January 24, 1996
By J.D. Tuccille
ZD Net Associate Editor
William Safire isn't a popular guy in Singapore. In fact, Safire is so unpopular that his writings on Singapore's political shenanigans have caused the Singapore government to restrict the circulation of newspapers that carry his column. The International Herald Tribune and the Asian Wall Street Journal have occasionally been reduced to nominal scatterings of copies that would barely serve the needs of one Singaporean bird cage.
I know how offended the good people of Singapore are by Willam Safire because I read their newspapers on the Internet. The Singapore Business Times and The Straits Times have very attractive Web sites where editorialists clearly state their support for Singapore's Confucian tradition of tough spitting bans and political highjinks against the decadence of Western freedom.
And there's the rub.
You see, the rulers of Singapore don't intend to follow anybody's lead into the promised land of the information age; Singapore will enter as an equal at least, or a leader if possible. That's why Singapore is embracing the Internet as quickly as it can. But in embracing the Net, Singapore embraces such decadent Western influences as porn, dissent, and, gasp, the Wall Street Journal.
It used to be that authoritarian rulers just whacked anybody who spoke ill of the king. Printing presses were trouble, but licensing and restricting presses and newspapers kept the circulation of nit-picking op-ed pieces to a minimum. Radio caused real problems, but Voice of America could be jammed and the BBC was often staffed by KGB University grads who turned a favorable eye to third-world dictators. But what's a thoroughly modern strongman to do about the Internet?
The first option that comes to mind is to simply shut the Net out. China is trying that, with the exception of selected benign mirrored sites devoted to crop rotation and U.S. military secrets. But Singapore is devoted to being modern and prosperous, and as the millenium turns that means open access to information.
Well, how about licensing Internet Service Providers? After all, it worked with newspapers. Well yes, you could make sure that only friendly cousin Lee gets permission to set up in business (whoops, here's where Safire got into trouble); in fact, that's what Singapore is doing -- Internet access is a licensed business. And ... that's where it stops. Licensing requirements probably mean that Internet access costs another buck an hour more than it should, but subscribers can still surf Playboy or peruse the Journal.
How about requiring ISPs to screen "undesirable" sites? Well, that's what Germany, in one of its periodic authoritarian tantrums, required of CompuServe in regards to the racier Usenet newsgroups, and what some members of the U.S. Congress would like to impose on Americans. CompuServe succumbed to the German demands and blanked out access to 200 newsgroups worldwide. This set off an international furor that leaves observers wondering if the CompuServe brass have more political savvy than first appearances indicated. Besides, as CompuServe readily admits, the move was only a band-aid. Users immediately traded ideas for bypassing the blockade and the Boston Globe (among others) ran a virtual how-to story for one simple strategy on the front page of the December 30, 1995 Business section.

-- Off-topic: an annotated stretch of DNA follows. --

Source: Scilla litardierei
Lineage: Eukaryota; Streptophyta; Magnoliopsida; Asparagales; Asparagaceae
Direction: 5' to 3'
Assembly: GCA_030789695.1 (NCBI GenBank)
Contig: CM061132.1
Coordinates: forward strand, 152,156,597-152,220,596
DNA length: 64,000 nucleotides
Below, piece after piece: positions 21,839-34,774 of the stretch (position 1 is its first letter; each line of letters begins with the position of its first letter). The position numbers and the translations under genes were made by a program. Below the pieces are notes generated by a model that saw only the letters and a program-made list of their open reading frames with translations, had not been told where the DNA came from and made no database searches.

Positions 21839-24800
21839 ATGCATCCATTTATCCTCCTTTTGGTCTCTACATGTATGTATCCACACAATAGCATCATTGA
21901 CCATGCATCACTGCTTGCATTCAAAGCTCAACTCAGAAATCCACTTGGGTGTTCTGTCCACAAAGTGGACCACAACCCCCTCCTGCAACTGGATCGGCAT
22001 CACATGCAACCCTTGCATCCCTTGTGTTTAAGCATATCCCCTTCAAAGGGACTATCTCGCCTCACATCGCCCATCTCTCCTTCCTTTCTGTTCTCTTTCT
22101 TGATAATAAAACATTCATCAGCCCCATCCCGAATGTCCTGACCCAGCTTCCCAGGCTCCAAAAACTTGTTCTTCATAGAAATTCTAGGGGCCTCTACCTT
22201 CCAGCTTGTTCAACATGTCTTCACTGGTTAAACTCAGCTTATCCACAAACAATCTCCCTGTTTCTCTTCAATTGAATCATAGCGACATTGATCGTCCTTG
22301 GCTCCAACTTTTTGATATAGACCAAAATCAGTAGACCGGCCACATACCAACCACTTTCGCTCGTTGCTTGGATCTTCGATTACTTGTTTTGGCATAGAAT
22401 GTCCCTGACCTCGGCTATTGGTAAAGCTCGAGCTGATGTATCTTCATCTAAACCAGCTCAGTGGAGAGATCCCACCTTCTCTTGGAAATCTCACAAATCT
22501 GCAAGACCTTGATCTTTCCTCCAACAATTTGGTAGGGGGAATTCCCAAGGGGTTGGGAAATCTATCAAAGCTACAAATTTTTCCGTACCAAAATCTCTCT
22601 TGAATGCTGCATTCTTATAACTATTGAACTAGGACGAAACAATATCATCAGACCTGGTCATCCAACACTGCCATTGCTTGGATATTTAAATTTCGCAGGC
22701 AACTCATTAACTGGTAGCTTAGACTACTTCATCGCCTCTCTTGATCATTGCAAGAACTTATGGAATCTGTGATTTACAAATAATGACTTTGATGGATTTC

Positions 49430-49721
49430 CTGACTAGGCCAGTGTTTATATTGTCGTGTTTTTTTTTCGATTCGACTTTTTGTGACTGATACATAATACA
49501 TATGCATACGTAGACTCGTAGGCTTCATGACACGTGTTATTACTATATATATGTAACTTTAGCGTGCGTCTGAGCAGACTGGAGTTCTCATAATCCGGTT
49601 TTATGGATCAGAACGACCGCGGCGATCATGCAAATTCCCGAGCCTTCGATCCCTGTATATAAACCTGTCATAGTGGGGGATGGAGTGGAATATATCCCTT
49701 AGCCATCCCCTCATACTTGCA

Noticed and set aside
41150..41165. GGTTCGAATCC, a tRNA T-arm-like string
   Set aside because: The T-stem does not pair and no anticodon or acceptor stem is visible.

And that leaves you with ... huh. I'm out of ideas. If the Lee dynasty and its cronies want to lead Singapore into the information age, their people will need access to the full breadth of the Internet. And if you want to control the information available on a borderless world-wide network, then good luck King Canute. Somewhere along the (on)line, Singapore surfers (a tough virtual gang of the future -- trust me) are going to read the evil Western press and anonymously post nasty jokes about fearless leader.
And so too it goes for the Malaysias and Brazils of the world -- countries that seem to want to treat the future as a special order. "I'll take a free market economy please. Could you stir in some 17th century mercantilism? And hold the political dissent." And it applies to the U.S. and other nations of the free world that sometimes need a prod to remember their limited-government roots.
Of course, there's no inevitability to the on-rush of the future. Some traditional tin-pot dictators will bypass the whole problem by keeping their countries safely ensconced in the late stone age. After all, editorial opinion doesn't mean much when your people are saving up to buy a smuggled transistor radio. One hundred years from now, peasants in rice paddies will probably gaze in awe as NPR reporters dictate glowing stories on pastoral life into their thumbnail wireless PCs.
But that's the sort of worst-case scenario that isn't solved by a glowing box and fiber-optics. Short of a new stone age, the only alternative for today's enlightened dictator is to convince every Net-connected jurisdiction in the world to adopt Singapore's vision of the good life. And if that ever happens, the last item on the list of worries is William Safire's unemployment compensation.
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Copyright (c) 1996 Jerome D. (Il Tooch) Tuccille. All rights reserved. Reproduction in whole or in part in any form or medium without express written permission of Il Tooch is prohibited. Mess with me and Iíll use your polished skull as a beer mug.